A couple years back, the federal government via the Food and Drug Administration took it upon themselves to spearhead a brand-new marketing campaign for tobacco companies, suggesting that they plaster their cigarette packages with a certain selection of rather graphic images: How about, say, a picture of a man exhaling smoke through a tracheotomy, or perhaps the tagged toe of a dead human body?
But of course, when I say “marketing campaign” and “suggesting,” what I really mean is “regulatory effort” and “mandating” — all a part of the government’s constant vigilance in saving us from ourselves, no matter what constitutional rights they have to throw under the bus.
Last year, however, a federal appeals court ruled that regulators had insufficient justification for sidestepping the First Amendment — and the government had until right about now to decide whether or not they wanted to take the fight all the way to the highest court in the land. The AP reports:
The U.S. government is abandoning a legal battle to require that cigarette packs carry a set of large and often macabre warning labels depicting the dangers of smoking and encouraging smokers to quit.
Instead, the Food and Drug Administration will go back to the drawing board and create labels to replace those that included images of diseased lungs and the sewn-up corpse of a smoker, according to a letter from Attorney General Eric Holder obtained by The Associated Press. The government had until Monday to ask the U.S. Supreme Court to review an appeals court decision upholding a ruling that the requirement violated First Amendment free speech protections.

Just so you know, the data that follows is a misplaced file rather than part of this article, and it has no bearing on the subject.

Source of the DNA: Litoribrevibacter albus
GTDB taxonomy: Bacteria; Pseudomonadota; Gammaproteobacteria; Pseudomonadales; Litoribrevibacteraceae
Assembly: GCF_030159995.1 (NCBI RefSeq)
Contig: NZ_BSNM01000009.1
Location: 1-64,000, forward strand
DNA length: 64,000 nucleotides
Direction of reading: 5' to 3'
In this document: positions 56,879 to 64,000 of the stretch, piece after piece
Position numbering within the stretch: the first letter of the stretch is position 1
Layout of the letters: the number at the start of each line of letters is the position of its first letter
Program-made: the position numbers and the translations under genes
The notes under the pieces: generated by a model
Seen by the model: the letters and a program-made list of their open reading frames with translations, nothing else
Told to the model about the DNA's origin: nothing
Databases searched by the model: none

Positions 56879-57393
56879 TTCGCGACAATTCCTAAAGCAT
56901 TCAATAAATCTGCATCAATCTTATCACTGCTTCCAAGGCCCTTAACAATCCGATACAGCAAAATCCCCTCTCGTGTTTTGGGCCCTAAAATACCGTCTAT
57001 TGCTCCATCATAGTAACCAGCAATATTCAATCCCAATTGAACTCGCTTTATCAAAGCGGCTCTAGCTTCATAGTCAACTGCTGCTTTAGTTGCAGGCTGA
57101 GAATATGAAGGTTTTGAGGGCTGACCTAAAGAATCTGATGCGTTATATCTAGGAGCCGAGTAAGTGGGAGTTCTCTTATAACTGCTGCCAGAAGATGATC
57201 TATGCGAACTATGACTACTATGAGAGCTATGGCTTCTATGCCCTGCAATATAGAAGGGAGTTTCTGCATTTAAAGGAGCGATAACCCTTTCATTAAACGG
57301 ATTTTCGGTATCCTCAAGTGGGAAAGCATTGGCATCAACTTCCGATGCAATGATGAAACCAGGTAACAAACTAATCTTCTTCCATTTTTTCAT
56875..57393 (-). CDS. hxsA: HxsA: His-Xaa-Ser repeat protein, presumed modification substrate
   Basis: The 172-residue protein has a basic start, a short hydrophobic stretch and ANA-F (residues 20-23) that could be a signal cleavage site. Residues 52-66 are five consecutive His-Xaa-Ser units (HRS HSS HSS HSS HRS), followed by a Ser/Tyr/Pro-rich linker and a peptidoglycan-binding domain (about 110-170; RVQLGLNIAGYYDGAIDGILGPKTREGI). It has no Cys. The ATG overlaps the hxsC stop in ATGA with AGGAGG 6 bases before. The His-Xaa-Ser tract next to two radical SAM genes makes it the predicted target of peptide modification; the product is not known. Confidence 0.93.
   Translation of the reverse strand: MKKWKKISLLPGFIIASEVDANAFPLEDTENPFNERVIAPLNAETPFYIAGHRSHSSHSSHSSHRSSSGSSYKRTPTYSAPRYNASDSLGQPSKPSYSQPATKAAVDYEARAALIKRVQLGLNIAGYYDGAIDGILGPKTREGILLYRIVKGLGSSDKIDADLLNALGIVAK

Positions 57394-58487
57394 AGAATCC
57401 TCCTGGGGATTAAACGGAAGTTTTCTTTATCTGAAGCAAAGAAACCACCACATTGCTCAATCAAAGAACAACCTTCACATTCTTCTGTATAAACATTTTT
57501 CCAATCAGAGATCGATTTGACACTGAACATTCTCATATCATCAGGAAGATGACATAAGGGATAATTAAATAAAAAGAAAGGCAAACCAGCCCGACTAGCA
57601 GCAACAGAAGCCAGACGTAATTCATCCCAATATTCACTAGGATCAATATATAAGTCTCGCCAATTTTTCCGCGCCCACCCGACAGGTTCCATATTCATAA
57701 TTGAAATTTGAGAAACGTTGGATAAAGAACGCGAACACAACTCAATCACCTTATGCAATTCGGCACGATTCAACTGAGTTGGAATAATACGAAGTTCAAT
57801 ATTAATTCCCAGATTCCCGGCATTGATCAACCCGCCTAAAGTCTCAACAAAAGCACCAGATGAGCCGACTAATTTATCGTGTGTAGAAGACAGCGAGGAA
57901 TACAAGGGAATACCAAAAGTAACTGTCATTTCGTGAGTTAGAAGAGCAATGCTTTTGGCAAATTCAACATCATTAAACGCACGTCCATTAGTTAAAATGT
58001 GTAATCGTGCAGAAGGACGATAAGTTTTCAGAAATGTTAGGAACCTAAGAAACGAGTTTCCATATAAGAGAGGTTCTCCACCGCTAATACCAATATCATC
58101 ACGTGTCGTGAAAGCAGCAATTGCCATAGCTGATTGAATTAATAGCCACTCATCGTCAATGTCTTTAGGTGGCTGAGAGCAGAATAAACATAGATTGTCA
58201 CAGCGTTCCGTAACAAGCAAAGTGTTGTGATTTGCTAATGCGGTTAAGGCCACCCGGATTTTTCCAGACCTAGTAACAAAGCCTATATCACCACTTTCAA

“In light of these circumstances, the Solicitor General has determined … not to seek Supreme Court review of the First Amendment issues at the present time,” Holder wrote in a Friday letter to House Speaker John Boehner notifying him of the decision.
Never fear, nanny-state crusaders: They’ll be back. The FDA reaffirmed their commitment to “undertake research to support a new rulemaking consistent with the Tobacco Control Act” and design some new, more legal-ish labels, but at least this particular limit on commercial-speech regulation lives to fight another day.
It isn’t exactly that I have any particular love in my heart for tobacco companies, but there are a million and one products and behaviors out there that all carry varying degrees of health and safety risks — in which we all choose to engage anyway, as well-acquainted as we generally are with those associated risks. You’ve got to draw the line somewhere, and I prefer to keep the federal government on a short leash.